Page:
"Hey! Yo! They got an order of wild rice coming up!"
"Hey! Tell Ivan to bring us our trash can."
"Yo! Give me a pheasant count."
"We got seven veal."
"We got two. You want a venison count, too?"
Dishes are sliding across countertops. Carrot shavings are sailing off a cutting board and onto the floor. Shrimp are sizzling in skillets. Ice cream is being spit out of a big metal contraption into a big metal bowl. A line of chefs is cutting and dicing and sauteing and yelling and grunting.
The garbage can here is a work of art. Hollandaise sauce has been dribbled atop slices of carrots and onions. A batch of mussel shells and a bottle of Grand Marnier lie comfortably together in a big Glad Bag.
Amid the line of chefs is a tall, unassuming man in his early 30s with a thin, drooping mustache, scuffed white gym shoes, and black-and-white checked parts. As he shakes his skillet, he sings Ted Nugent's "Cat Scratch Fever" in a rough-edged rock 'n' roller's voice. The frizzy-haired concierge at the front desk calls him "our funky chef" because he's so "mellow and down-to-earth." And, if you believe in awards, he just might be the best chef in America.
For the past couple of years, Jeff Jackson has been working as the executive chef at La Tour in the Park Hyatt on Michigan Avenue. From the sedate decor of the restaurant and the artistic design of its meals, which look more like lithographs than linguini, you might expect a kitchen where only French was spoken--and in calm, measured tones. Nope. It's mayhem back here. Occasionally a little Spanish is spoken, as in "Senor, agua!" But mostly the workers take their cues from the mellow Jackson, whose roots lie in that sophisticated metropolis, Oklahoma City.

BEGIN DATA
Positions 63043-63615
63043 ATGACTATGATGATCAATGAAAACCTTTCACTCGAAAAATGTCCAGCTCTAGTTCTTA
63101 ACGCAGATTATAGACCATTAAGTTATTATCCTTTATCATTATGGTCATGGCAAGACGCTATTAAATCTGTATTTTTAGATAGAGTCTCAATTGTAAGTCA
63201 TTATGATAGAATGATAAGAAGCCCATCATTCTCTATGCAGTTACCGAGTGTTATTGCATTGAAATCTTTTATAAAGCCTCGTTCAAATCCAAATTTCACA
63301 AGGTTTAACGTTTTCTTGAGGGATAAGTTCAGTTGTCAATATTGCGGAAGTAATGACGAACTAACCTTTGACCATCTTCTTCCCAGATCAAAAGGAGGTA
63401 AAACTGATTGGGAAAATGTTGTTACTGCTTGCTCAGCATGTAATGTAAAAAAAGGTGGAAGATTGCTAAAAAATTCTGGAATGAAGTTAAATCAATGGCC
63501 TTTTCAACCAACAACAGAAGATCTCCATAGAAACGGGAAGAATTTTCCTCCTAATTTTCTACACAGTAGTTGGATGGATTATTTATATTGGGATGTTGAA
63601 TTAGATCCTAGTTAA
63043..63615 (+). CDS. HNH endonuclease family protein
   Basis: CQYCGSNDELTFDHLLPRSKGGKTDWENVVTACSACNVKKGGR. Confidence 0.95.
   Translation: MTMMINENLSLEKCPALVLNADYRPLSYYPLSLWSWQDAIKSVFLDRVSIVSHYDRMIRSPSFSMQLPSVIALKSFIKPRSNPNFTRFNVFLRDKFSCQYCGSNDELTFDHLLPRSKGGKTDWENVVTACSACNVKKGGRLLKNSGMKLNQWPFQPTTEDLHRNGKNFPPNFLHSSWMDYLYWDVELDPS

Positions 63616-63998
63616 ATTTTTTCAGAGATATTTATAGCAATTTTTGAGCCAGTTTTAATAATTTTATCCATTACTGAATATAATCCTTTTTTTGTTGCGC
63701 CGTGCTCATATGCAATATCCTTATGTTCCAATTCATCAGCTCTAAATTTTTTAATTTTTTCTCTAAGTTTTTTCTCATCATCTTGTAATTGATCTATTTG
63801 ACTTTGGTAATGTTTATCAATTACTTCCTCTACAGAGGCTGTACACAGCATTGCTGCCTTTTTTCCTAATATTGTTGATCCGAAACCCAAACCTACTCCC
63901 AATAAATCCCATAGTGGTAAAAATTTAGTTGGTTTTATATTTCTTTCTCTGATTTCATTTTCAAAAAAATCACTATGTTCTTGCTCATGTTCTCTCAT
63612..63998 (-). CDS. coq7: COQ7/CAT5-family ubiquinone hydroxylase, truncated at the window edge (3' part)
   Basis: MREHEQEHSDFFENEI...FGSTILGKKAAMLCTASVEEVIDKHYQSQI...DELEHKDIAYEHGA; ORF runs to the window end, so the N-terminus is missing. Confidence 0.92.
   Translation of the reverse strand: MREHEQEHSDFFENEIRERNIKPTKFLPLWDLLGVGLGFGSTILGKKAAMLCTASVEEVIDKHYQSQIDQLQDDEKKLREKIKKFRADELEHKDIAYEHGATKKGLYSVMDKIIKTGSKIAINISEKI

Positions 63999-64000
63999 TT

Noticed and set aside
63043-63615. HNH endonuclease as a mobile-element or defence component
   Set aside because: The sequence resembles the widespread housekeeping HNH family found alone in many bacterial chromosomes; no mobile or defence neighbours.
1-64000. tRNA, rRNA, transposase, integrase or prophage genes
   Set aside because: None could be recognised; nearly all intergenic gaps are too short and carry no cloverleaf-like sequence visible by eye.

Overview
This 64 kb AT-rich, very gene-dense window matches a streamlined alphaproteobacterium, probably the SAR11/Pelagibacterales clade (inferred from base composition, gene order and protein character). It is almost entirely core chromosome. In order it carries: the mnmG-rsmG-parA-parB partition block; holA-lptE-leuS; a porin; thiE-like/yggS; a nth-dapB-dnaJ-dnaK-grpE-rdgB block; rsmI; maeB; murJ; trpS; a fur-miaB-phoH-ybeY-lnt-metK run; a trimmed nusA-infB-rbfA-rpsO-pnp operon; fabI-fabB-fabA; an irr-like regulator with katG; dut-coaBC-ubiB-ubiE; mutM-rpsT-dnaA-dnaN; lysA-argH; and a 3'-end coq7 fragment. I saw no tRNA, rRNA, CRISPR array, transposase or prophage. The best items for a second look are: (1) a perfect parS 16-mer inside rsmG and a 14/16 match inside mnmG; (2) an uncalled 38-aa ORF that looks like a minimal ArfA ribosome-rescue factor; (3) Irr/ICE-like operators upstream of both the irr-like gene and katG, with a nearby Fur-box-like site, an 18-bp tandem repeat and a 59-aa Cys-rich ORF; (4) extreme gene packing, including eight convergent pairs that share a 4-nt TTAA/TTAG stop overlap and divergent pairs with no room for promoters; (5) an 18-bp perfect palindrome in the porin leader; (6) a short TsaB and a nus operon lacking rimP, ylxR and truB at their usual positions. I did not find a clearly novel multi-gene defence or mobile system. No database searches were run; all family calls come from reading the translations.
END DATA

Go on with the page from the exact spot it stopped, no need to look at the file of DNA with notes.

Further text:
"I had to get out of Oklahoma, big-time," said Jackson. "The natural progression is dishwasher, pot washer, vegetable peeler. Then you get to do vegetables, or maybe be a broiler man. I think the first time I knew I wanted to be a chef was when I was working with this guy who was the chef of a steak house. And I use the term 'chef' loosely. He showed me they had this god-awful soup called steak soup. What they'd do was take all the scraps of the prime rib from the day before, and they'd take beef base and water and make a roux, and make this globby soup with scraps of meat in there and frozen vegetables and shit like that. And the people there loved it. And when this guy showed me how to make the roux, I think that's when a little switch went on inside my head. I knew there was something more to cooking than throwing something on a fire, turning it over, and pulling it out."
So Jackson headed out to Hyde Park, New York, learning cooking skills at the Culinary Institute of America. Then he came to Chicago, where he worked at Jovan, at Le Francais under chef Jean Banchet, and at the short-lived Club La Mer. Jackson has recently become famous for nabbing the prestigious Bocuse d'Or (named after the French chef Paul Bocuse), the first-place award in a national cooking contest judged by chefs and food critics, including Craig Claiborne. In January, Jackson will represent the United States in the international contest.